This is not to say that every older adult will suffer a global cognitive decline, or to deny that some decision-making processes might even be enhanced in many older adults. It is rather to suggest that older adults should address the significant risk that cognitive decline may impact their financial decision-making in ways they will fail to recognize.
If you are an older adult (like me), what should you do if you understand that there is a big risk that your financial ability will decline and you want to prepare for it? How can you protect yourself and your portfolio and your well-being from loss if your skill does eventually decline? Although each of us surely ages differently, are their some general conclusions that can be drawn?
How Can We Protect Ourselves?
Because the risk of eventual cognitive impairment is so great, we should begin to prepare for it by the time we are in our 60s. Professor Laibson suggests that everyone should consult an estate planning attorney to discuss and execute several critically important legal documents.
On the financial side these documents include a will, a financial power of attorney, and possibly a trust. On the personal care side your lawyer can also help you create legal authority for appropriate health care decision making in the event your incapacity. Don’t wait until decline sets in to do this legal planning – it involves complicated and subtle decisions that are best made while you are at maximum competency.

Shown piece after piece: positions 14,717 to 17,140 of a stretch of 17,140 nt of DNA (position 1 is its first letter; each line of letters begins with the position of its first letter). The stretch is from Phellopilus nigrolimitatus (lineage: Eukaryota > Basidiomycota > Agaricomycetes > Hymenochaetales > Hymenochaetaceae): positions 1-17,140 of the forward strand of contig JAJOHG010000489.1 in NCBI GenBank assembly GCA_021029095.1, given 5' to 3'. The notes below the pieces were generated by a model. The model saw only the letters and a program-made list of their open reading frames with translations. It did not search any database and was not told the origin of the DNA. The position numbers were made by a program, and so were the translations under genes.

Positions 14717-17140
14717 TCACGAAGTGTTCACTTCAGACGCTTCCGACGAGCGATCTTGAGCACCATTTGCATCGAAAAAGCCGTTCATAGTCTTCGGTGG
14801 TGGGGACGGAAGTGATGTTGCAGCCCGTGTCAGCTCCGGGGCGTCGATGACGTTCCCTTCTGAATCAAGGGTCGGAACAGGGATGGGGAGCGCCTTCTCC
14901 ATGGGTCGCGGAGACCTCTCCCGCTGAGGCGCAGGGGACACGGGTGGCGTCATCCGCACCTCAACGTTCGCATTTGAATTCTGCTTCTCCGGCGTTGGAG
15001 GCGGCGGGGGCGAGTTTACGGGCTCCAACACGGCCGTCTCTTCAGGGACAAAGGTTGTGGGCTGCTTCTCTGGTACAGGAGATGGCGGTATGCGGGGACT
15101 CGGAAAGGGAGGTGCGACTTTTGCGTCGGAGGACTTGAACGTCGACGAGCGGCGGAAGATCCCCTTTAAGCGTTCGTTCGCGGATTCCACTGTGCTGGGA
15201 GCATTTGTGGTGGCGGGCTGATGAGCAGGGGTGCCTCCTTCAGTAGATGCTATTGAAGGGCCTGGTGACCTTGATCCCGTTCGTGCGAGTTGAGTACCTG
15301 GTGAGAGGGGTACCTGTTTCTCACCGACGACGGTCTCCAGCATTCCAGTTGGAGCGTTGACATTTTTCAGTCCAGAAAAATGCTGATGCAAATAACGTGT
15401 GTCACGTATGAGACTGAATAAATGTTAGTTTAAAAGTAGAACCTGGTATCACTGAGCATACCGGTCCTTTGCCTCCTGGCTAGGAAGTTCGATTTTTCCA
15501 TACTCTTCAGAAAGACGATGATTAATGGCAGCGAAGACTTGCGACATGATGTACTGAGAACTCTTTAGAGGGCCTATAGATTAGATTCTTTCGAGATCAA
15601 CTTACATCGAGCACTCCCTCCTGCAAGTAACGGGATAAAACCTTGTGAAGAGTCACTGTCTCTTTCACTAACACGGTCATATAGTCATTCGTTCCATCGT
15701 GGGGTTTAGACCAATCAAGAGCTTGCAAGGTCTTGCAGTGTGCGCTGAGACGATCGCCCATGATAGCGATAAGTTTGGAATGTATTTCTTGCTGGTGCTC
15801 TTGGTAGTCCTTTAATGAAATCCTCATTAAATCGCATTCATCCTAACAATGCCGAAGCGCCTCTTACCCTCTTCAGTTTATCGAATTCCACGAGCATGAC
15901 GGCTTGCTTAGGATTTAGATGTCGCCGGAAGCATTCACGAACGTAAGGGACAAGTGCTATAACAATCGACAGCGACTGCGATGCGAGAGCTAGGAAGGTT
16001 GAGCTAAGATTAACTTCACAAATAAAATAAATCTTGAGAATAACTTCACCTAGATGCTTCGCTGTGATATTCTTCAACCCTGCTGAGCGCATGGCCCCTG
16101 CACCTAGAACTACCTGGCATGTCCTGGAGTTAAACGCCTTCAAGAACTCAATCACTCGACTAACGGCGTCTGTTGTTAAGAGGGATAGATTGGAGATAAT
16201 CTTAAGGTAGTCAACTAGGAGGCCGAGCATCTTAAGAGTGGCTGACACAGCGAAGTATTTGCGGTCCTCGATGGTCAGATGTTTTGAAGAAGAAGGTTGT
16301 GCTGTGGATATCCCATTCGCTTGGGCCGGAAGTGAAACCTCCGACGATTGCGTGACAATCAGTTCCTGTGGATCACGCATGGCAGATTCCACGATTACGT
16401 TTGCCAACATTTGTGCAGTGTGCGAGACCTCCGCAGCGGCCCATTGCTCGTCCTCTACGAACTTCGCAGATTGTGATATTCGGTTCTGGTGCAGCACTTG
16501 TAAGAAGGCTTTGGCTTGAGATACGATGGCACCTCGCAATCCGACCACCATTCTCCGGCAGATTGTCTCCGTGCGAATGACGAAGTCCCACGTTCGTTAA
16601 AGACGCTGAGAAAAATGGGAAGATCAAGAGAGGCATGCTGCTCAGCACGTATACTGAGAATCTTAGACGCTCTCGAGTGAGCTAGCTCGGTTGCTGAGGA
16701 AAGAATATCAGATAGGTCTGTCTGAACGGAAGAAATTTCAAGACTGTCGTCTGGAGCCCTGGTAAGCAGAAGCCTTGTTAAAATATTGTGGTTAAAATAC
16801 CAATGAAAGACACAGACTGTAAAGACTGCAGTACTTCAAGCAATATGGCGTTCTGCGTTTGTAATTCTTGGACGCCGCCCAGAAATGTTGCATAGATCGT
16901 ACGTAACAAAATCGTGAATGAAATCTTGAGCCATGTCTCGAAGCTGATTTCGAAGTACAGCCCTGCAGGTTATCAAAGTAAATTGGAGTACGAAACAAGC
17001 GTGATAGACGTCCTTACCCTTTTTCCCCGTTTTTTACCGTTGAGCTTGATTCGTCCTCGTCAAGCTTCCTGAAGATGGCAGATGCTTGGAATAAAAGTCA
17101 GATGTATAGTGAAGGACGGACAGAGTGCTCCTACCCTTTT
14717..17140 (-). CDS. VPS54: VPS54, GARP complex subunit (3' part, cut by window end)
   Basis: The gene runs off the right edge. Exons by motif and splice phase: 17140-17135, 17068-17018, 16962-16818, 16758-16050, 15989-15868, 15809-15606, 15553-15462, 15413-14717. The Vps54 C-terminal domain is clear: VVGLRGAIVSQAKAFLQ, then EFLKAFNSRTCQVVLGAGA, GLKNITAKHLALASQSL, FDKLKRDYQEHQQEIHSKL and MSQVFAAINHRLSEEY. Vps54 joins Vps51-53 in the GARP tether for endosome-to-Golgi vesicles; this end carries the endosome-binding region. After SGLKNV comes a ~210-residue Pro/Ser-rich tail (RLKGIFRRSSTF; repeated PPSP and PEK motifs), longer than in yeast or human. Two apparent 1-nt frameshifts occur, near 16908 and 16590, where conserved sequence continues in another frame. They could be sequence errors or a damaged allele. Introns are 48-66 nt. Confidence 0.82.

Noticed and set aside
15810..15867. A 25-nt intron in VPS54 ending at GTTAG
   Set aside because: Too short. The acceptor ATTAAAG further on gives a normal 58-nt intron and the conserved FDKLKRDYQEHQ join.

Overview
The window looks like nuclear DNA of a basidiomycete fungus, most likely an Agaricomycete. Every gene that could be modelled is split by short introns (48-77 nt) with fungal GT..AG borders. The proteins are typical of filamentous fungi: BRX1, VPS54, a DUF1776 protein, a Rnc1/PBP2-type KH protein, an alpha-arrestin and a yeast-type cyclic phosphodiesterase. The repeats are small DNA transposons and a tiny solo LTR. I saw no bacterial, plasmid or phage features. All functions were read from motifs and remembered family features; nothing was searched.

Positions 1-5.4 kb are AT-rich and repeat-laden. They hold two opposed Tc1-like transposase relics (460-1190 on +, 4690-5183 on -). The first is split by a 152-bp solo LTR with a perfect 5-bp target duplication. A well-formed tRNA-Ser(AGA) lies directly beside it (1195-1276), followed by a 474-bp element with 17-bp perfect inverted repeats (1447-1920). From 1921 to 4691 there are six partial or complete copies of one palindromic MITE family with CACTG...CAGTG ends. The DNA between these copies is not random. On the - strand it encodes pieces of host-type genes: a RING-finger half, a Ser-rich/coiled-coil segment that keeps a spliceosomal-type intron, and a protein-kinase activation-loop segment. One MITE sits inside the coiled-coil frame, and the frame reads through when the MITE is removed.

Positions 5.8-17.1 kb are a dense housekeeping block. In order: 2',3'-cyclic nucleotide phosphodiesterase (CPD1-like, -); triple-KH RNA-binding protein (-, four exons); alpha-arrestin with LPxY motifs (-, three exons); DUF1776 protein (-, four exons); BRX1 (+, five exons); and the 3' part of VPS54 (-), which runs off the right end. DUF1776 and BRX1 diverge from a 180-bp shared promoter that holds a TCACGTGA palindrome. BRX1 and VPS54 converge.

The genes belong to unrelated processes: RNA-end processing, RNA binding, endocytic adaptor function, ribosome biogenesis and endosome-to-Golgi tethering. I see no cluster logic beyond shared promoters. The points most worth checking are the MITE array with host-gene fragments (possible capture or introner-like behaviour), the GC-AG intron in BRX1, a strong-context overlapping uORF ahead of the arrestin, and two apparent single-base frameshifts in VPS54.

Psychological preparation for aging is also crucial. You need to come to terms with the reality that you are probably not going to be operating at as high a level of cognitive functioning over your entire life. If your family relationships are good, help prepare your family for this reality as well.
Fraud and financial elder abuse are a growing problem. Organize your assets so that you don’t purchase investments that are inappropriate for you or end up being ripped off by con artists. As you age and your risk of cognitive decline increases you might consider setting up a trust and obtaining professional management and protection for your investment portfolio.
If you continue to invest on your own, recognize that your ability to analyze complicated new financial products will likely decline with age and stay away from them. Stick with less-likely-to-go-awry investments like diversified mutual funds with low fees. With this latter kind of investment you are basically delegating decision making to the mutual fund manager.
Avoid the two big mistakes that many investors make as they age. The first mistake is to think that dementia won’t happen to them. Accept the reality that there is a significant chance that substantial cognitive decline will affect your life someday. The second mistake is thinking that you will recognize cognitive decline when it occurs. “That’s a grave mistake” says Professor Laibson. “We don’t have that ability to suddenly recognize it and do the right thing just before we lose the capacity to make these decisions well.” Don’t wait. Be prepared in advance.
Based on my experience as an elder law attorney, Professor Laibson is providing excellent advice. Every experienced elder law attorney can relate stories about clients who purchased wildly inappropriate investments they didn’t understand with resulting sad consequences. You can preserve your financial security through acceptance of the realities of aging and the potential for cognitive decline and by preparing well in advance.
Acceptance and advance preparation may be the wisest investment of all.